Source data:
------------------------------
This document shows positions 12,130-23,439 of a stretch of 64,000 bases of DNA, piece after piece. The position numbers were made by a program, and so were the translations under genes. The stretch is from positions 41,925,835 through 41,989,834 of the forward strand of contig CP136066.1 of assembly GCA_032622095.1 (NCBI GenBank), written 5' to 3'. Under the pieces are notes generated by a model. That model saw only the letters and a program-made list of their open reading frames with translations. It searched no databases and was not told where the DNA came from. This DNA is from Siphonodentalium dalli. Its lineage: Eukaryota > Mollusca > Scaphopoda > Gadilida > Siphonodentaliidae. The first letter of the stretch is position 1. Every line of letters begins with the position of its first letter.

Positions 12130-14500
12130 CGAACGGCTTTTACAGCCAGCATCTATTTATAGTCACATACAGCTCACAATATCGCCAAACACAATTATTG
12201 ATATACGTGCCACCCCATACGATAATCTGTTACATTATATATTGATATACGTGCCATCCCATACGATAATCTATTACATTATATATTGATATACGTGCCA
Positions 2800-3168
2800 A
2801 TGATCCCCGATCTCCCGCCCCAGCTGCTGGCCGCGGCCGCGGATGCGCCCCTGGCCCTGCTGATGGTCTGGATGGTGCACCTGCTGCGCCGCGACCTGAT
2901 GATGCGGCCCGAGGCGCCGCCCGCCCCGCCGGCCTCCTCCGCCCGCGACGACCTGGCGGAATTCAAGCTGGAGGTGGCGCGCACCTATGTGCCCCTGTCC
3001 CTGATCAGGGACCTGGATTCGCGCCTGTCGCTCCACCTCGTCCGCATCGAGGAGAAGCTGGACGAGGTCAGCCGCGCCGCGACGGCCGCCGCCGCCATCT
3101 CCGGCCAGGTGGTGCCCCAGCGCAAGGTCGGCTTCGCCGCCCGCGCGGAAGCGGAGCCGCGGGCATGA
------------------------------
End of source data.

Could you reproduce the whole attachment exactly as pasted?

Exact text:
This document shows positions 12,130-23,439 of a stretch of 64,000 bases of DNA, piece after piece. The position numbers were made by a program, and so were the translations under genes. The stretch is from positions 41,925,835 through 41,989,834 of the forward strand of contig CP136066.1 of assembly GCA_032622095.1 (NCBI GenBank), written 5' to 3'. Under the pieces are notes generated by a model. That model saw only the letters and a program-made list of their open reading frames with translations. It searched no databases and was not told where the DNA came from. This DNA is from Siphonodentalium dalli. Its lineage: Eukaryota > Mollusca > Scaphopoda > Gadilida > Siphonodentaliidae. The first letter of the stretch is position 1. Every line of letters begins with the position of its first letter.

Positions 12130-14500
12130 CGAACGGCTTTTACAGCCAGCATCTATTTATAGTCACATACAGCTCACAATATCGCCAAACACAATTATTG
12201 ATATACGTGCCACCCCATACGATAATCTGTTACATTATATATTGATATACGTGCCATCCCATACGATAATCTATTACATTATATATTGATATACGTGCCA
Positions 2800-3168
2800 A
2801 TGATCCCCGATCTCCCGCCCCAGCTGCTGGCCGCGGCCGCGGATGCGCCCCTGGCCCTGCTGATGGTCTGGATGGTGCACCTGCTGCGCCGCGACCTGAT
2901 GATGCGGCCCGAGGCGCCGCCCGCCCCGCCGGCCTCCTCCGCCCGCGACGACCTGGCGGAATTCAAGCTGGAGGTGGCGCGCACCTATGTGCCCCTGTCC
3001 CTGATCAGGGACCTGGATTCGCGCCTGTCGCTCCACCTCGTCCGCATCGAGGAGAAGCTGGACGAGGTCAGCCGCGCCGCGACGGCCGCCGCCGCCATCT
3101 CCGGCCAGGTGGTGCCCCAGCGCAAGGTCGGCTTCGCCGCCCGCGCGGAAGCGGAGCCGCGGGCATGA